The Flowers Of The World Svenja

Umoja Women’s Village

Let us have one voice as women and support each other!

We are all women, whether you are black, whether you are white. We are all women and it’s only our voice as women which will make us strong in the world. So let us have one voice as women and let us be strong as women and let us support each other!” Rebecca Lolosoli, June 2019

Rebecca Lolosoli, one of the most inspiring ladies I have ever met, risked her life to motivate women like herself to raise their voices against their men and to fight together against FGM (Female Genital Mutilation) and early forced marriages. She was one of the co-founders of the women’s village Umoja – a village for only women in Samburu County, Kenya.

Since I have met Rebecca the first time in 2015, her story has changed my life. Whenever I feel challenged or think that there is no way out, I remember her words. She reminds me that I can make a difference if I truly desire it and that it only needs the initiative of one single lady to stand up for the better and make a change.

Until today I can’t believe how strong this beautiful soul is and how she managed to run away from her husband and her family to create a safe haven for herself and other women and their children.

The last time I visited her village in June 2019, she shared her story with me and explained what made her risk her life and start a women’s village. In her young age she collapsed during her process of FGM due to heavy bleeding. In the Samburu tribe, it is a tradition for Samburu teenager to undergo FGM in the age between 11 and 18 before they get married. 2013 the Kenyan government constituted the Prohibition of FGM. But due to religious and traditional identities, FGM is still common in the Samburu tribe. The fact that FGM is illegal now, the ceremony is done hidden  in a bush or village, which even increases the risk of bleedings, later infections, complications in childbirth and as well new-born death. Rebecca’s family thought she got unconscious because she was witched and left her bleeding. A stranger who passed by found her and saved her life by taking her to the next hospital. After her release she had to continue with the FGM and this time her bleeding was so heavy that she got admitted to hospital for a full month. By this time Rebecca was still young and couldn’t do anything to change the situation. But one thing she already knew: her kids will not go through the same experience!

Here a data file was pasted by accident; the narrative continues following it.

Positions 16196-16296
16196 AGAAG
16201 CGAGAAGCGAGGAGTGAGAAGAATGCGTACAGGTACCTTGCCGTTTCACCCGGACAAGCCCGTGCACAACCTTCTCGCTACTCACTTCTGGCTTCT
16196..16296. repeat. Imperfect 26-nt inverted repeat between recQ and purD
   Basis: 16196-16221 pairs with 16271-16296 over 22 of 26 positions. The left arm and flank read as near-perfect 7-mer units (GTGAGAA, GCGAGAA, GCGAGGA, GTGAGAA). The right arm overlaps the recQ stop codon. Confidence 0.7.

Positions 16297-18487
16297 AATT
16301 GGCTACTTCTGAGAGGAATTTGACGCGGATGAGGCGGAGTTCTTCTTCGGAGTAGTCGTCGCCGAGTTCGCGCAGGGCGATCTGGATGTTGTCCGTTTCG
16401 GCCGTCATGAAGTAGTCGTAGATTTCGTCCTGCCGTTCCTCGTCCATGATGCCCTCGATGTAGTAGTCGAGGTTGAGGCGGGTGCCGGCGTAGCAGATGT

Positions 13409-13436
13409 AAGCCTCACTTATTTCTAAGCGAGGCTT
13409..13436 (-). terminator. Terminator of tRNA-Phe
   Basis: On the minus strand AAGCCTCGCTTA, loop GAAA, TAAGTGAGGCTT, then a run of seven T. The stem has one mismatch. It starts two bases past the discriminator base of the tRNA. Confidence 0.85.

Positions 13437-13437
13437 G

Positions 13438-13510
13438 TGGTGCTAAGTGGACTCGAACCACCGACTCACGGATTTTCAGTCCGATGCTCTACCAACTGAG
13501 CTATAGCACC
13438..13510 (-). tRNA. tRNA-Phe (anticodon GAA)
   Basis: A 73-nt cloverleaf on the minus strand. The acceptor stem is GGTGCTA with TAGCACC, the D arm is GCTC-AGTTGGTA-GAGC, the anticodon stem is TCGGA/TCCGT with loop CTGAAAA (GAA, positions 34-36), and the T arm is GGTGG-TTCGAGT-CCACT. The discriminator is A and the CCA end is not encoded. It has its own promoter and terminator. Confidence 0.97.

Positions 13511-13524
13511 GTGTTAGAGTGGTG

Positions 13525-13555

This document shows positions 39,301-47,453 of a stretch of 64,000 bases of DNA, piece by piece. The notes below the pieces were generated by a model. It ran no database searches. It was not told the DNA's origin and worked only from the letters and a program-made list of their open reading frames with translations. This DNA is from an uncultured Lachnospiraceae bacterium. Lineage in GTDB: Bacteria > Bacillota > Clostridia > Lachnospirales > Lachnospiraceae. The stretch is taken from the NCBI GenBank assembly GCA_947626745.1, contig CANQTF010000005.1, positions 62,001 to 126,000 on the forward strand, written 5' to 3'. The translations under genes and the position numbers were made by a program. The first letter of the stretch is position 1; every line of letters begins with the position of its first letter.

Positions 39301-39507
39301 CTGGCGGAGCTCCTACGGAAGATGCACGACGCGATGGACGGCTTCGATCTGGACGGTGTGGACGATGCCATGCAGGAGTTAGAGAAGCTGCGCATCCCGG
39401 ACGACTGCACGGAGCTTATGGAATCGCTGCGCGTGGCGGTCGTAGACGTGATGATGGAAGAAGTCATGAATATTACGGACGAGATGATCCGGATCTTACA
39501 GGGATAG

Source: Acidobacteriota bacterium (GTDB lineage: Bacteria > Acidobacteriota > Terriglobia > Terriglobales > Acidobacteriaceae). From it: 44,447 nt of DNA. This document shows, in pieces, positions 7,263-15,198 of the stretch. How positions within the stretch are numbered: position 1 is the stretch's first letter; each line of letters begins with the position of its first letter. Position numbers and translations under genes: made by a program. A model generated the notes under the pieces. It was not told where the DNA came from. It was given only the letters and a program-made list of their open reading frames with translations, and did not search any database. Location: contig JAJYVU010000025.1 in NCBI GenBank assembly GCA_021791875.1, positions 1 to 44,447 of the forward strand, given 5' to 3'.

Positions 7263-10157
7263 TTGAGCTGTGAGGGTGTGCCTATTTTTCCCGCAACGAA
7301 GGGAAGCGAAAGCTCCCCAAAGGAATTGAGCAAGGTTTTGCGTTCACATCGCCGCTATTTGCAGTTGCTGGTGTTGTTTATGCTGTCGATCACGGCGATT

During her marriage, she used to work in the husband’s family business and shared the small money which she earned herself with other ladies from the village, who didn’t have enough money for food or hospitals bills, against the will of the husband’s family. One day they attacked her so badly that she almost lost one of her eyes. How many times did she wish to just leave her old life behind and live on her own? Her family, who was not supporting her, and the responsibility for her small children, were making her go back to her husband.

When you get married as a Samburu woman to a Samburu man you automatically become part of his family without the chance to return to your original family. Although she went back to her husband, she knew she could not continue living with him. When she was sharing her story with other Samburu women, they realized that they are facing similar experiences and that together they would be much stronger than with their husbands. The decision was made. 15 women ran away from their husbands. The only thing Rebecca was carrying was the clothes she wore (her dress and her sandals) and her children. The women survived by eating fruits and selling their hand made jewelleries to tourists who were passing by the highway. But the women lived in permanent fear and under regular attacks of Samburu men who wanted their wives or children back.

One night an ex-husband of one of the women came to the village with a knife to kill Rebecca. He accused her that his wife has left him because of her influence. She could escape in the last second due to the protection of the other women in the village.

Today Umoja Women’s Village is a safe zone and refuge center for all women. After an existence of almost 30 years now, the security in the women’s village is provided through their own male grown up children, who live close to the village with their own families. All women are welcome to Umoja. Umoja women stand up together and fight together for their rights. A single woman does not get heard in Samburu, but when a whole village demonstrates they can make a difference.

The vision of the women is to create awareness against FGM and early forced marriages. In their training center they teach other women about women’s rights and the importance of girl child education.

Let us this this wonderful village together and “let us have one face and let us be strong as women, because we are the flowers of the world, we are the light of the world!” Rebecca Lolosoli, June 2019

Raise awareness and share the story of Rebecca and the Umoja Women’s Village with your friends to support them in their goal of proscribing FGM and save many Samburu girls from this destiny. Support Umoja through a donation or travel to Kenya to visit their village, buy their hand made jewelleries and stay at their resort.

I personally made it to my vision to spread the word of Umoja and guide visitors to their village so that this wonderful initiative will grow and get worldwide attention.

For More Information

Call: +254 715 486 703

Email: info@travelwithsinja.com

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